World:No physical barrier to be placed on Irish border, UK says, as Brexit talks continue

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Britain has ruled out placing any physical customs infrastructure on the Irish border after leaving the European Union, saying it will present an alternative to the contentious “backstop” border plan in the coming days, a British junior minister for Brexit has said.

Key points:

  • The land border between Ireland and Northern Ireland is the sticking point for an orderly Brexit
  • EU wants a checking point for British goods so they don’t threaten the single market
  • Boris Johnston says he will have an alternative plan “soon”

“Any deal on Brexit on the 31st of October must avoid the whole [of the UK] or just part, i.e. Northern Ireland, being trapped in an arrangement where they are a rule-taker,” James Duddridge told Parliament.

“Under no circumstance will the UK place infrastructure, checks or controls at the border.”

Tuesday’s confirmation was made just days before the Government presents the EU with proposals for an amended Brexit agreement, including ideas to replace the contested ‘backstop’ insurance policy.

Avoiding a hard border

The 500-kilometre land border between Ireland and the British province of Northern Ireland has been the sticking point in efforts to agree on the terms of an orderly British exit from the EU.

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Food rotting in trucks, planes grounded at Heathrow and a hard Irish border raising tensions are all possibilities facing the UK if a no-deal Brexit goes through.

Today it is essentially an open border. There is no frontier infrastructure and there are no checks at roughly 270 crossing points used by tens of thousands of vehicles every day.

This is because Ireland and Britain are both members of the EU and fall under the same ‘single market’ customs and regulatory arrangements.

But when Britain leaves, it will become the only land frontier between the EU and Britain, and so logically a “hard border” would be needed to ensure that goods entering Ireland from Britain comply with EU standards and do not threaten the bloc’s single market through price dumping or unfair competition.

If it failed to check goods coming in from Britain, Ireland could find the EU raising questions on whether Irish exports to the rest of the Union should remain free of all checks at their ports.

Backstop solution

To get around this, a so-called “backstop” became the keystone of a Withdrawal Agreement that former Prime Minister Theresa May struck with the EU last November.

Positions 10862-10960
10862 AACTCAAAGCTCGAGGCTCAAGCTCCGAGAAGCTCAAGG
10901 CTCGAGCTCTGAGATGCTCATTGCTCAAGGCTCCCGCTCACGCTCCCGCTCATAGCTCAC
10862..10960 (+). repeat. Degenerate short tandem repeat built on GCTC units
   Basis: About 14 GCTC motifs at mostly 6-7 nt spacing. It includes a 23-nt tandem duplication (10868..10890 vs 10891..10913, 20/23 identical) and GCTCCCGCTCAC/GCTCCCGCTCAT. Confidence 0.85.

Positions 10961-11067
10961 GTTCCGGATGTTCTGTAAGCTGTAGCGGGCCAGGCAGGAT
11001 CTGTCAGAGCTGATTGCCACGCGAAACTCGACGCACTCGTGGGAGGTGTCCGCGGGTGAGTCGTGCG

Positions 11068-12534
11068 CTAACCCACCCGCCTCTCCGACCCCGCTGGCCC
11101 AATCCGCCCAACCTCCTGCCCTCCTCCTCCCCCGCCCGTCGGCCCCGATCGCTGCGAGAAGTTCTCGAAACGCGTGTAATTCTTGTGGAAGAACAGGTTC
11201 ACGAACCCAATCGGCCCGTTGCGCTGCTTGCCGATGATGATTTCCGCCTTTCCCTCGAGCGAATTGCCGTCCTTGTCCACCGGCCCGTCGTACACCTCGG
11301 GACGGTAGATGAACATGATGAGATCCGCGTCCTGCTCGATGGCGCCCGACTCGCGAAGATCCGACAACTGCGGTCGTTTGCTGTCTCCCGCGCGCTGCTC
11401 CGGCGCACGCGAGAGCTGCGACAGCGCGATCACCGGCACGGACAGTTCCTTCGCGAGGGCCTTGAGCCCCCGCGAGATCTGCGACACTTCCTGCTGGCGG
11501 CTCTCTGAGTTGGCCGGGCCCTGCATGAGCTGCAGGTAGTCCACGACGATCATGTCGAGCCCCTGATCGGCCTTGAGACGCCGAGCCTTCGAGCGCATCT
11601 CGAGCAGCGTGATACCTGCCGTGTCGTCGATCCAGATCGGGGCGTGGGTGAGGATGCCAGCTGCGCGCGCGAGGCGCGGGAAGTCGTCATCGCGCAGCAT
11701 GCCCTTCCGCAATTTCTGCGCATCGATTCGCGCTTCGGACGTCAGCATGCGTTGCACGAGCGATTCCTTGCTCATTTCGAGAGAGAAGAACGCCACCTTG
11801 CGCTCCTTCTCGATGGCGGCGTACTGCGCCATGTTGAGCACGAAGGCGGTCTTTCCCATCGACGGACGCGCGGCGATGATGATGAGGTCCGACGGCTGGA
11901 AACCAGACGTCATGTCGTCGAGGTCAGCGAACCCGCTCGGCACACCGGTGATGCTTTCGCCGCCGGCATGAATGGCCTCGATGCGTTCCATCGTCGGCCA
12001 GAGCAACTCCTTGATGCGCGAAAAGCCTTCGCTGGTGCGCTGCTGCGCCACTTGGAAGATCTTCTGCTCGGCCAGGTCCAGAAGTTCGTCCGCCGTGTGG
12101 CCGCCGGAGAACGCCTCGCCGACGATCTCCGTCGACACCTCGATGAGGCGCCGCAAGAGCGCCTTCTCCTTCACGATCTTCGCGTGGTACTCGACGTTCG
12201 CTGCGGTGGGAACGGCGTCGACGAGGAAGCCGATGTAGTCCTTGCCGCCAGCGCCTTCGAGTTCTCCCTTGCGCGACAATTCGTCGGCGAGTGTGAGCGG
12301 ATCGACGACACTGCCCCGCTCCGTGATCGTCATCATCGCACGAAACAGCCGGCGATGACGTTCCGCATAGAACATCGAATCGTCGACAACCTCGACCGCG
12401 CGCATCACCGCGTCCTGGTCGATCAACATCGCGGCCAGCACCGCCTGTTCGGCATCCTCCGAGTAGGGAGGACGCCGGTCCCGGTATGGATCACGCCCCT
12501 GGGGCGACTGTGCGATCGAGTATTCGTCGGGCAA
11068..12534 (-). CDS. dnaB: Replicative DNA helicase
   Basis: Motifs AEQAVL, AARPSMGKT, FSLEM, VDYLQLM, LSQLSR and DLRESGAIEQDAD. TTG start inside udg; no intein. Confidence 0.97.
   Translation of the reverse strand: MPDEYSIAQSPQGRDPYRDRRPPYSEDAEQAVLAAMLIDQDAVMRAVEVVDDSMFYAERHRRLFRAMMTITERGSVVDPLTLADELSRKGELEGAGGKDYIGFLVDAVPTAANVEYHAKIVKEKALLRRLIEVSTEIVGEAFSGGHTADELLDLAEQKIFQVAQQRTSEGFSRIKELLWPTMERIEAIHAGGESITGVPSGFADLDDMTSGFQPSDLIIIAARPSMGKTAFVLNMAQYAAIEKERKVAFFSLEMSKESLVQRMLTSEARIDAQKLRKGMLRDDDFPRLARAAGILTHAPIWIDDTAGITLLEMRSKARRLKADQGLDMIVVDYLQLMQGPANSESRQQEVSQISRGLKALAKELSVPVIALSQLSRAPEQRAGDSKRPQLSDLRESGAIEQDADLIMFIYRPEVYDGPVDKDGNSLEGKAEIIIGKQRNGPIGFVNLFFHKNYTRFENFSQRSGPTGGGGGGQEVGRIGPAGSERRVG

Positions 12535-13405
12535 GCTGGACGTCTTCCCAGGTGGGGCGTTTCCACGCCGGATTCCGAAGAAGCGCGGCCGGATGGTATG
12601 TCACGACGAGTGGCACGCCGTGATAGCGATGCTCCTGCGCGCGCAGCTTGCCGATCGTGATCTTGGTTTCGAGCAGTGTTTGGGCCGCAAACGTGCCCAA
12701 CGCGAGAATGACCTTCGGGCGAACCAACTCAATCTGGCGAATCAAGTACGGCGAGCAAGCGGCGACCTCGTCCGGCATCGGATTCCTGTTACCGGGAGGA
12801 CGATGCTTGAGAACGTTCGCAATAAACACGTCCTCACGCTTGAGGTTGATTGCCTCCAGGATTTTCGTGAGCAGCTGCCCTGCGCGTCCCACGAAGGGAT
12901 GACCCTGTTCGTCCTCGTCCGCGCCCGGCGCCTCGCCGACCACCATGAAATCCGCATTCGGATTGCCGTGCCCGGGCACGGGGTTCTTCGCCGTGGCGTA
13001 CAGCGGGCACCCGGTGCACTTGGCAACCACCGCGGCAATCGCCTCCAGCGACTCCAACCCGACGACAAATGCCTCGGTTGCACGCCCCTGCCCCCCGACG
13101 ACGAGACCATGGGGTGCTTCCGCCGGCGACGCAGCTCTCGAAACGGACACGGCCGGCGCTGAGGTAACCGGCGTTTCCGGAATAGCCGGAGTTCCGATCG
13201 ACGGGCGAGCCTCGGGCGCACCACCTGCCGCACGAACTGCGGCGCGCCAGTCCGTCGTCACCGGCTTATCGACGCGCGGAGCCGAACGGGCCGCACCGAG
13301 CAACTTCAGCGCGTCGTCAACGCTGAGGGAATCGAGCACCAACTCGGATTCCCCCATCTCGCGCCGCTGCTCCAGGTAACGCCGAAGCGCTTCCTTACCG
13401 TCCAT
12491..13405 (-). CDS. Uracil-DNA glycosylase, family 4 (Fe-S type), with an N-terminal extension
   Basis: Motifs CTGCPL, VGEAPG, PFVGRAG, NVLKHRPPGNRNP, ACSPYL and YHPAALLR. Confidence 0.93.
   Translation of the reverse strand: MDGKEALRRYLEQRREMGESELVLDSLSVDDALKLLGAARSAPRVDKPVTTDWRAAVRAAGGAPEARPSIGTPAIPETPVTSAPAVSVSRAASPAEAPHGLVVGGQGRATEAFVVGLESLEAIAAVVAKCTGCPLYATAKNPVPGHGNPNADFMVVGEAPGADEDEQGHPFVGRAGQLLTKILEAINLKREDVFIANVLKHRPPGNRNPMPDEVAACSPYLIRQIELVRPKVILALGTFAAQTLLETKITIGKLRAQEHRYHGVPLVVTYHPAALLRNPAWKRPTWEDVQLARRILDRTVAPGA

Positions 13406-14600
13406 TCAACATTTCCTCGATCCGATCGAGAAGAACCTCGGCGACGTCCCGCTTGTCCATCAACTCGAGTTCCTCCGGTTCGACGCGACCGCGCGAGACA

Under the backstop mechanism, effectively an insurance policy to keep the border open, Britain would have remained in a customs union with the EU “unless and until” alternative arrangements were found to avoid a hard border.

Ireland says an invisible border is a key national interest as any checks or infrastructure on the frontier could undermine Northern Ireland’s 1998 peace deal, known as the Good Friday Agreement.

More than 3,600 people died in the three-decade conflict between unionists who wanted Northern Ireland to remain British and Irish nationalists who want Northern Ireland to join a united Ireland ruled from Dublin.

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The open border has helped defuse anger among Irish nationalists about British rule.

However, many British lawmakers oppose the prospect of being bound to EU rules and customs duties that would prevent Britain doing its own trade deals and leave it overseen by EU judges.

Boris Johnson, who became British prime minister two months ago, has insisted that to reach a new withdrawal agreement, the backstop would have to be struck out.

He has vowed to take Britain out of the EU on October 31, with or without a deal.

‘A very good offer’

Mr Johnson wants “alternative arrangements” to be put in place, but the EU insists that any new arrangement must maintain a fully open border, protect the EU single market and maintain the north-south cooperation made possible by the Good Friday Agreement.

There was talk last month the Johnson Government was considering an initial EU proposal that the backstop would apply only to Northern Ireland, effectively drawing a border in the Irish Sea between the island of Ireland and the rest of Britain.

A pro-Irish unity sign on the side of a road in Londonderry.

PHOTO: A pro-Irish unity sign urging no border between Northern Ireland and the Republic on the side of a road in Londonderry.

However, this option appears to have been abandoned by Mr Johnson, who no longer has a parliamentary majority and may need the support of lawmakers from the DUP, a Northern Ireland unionist party favouring British identity.

The EU’s Brexit negotiator, Michel Barnier, said last week that Britain had not presented any “legal and operational” proposals that could break the impasse, and many in Brussels doubt Mr Johnson is genuinely seeking a solution.

Mr Johnson said on Tuesday that he would submit “a very good offer … very soon”.

He denied a report on Monday by Irish broadcaster RTE that there would have to be border posts 8-16km from the border.

“That is not what we are proposing at all,” he said.

“And there are very good reasons why that would not be a good idea.

“And I think everybody who is familiar with the situation in Ireland, in Northern Ireland, could understand why you wouldn’t want it both for practical reasons and also for reasons of sentiment that we totally, totally understand.”

However, he added that there would need to be checks somewhere on the island of Ireland after Brexit.

“That’s just the reality,” he said. “Because in the end, a sovereign, united country must have a single customs territory.”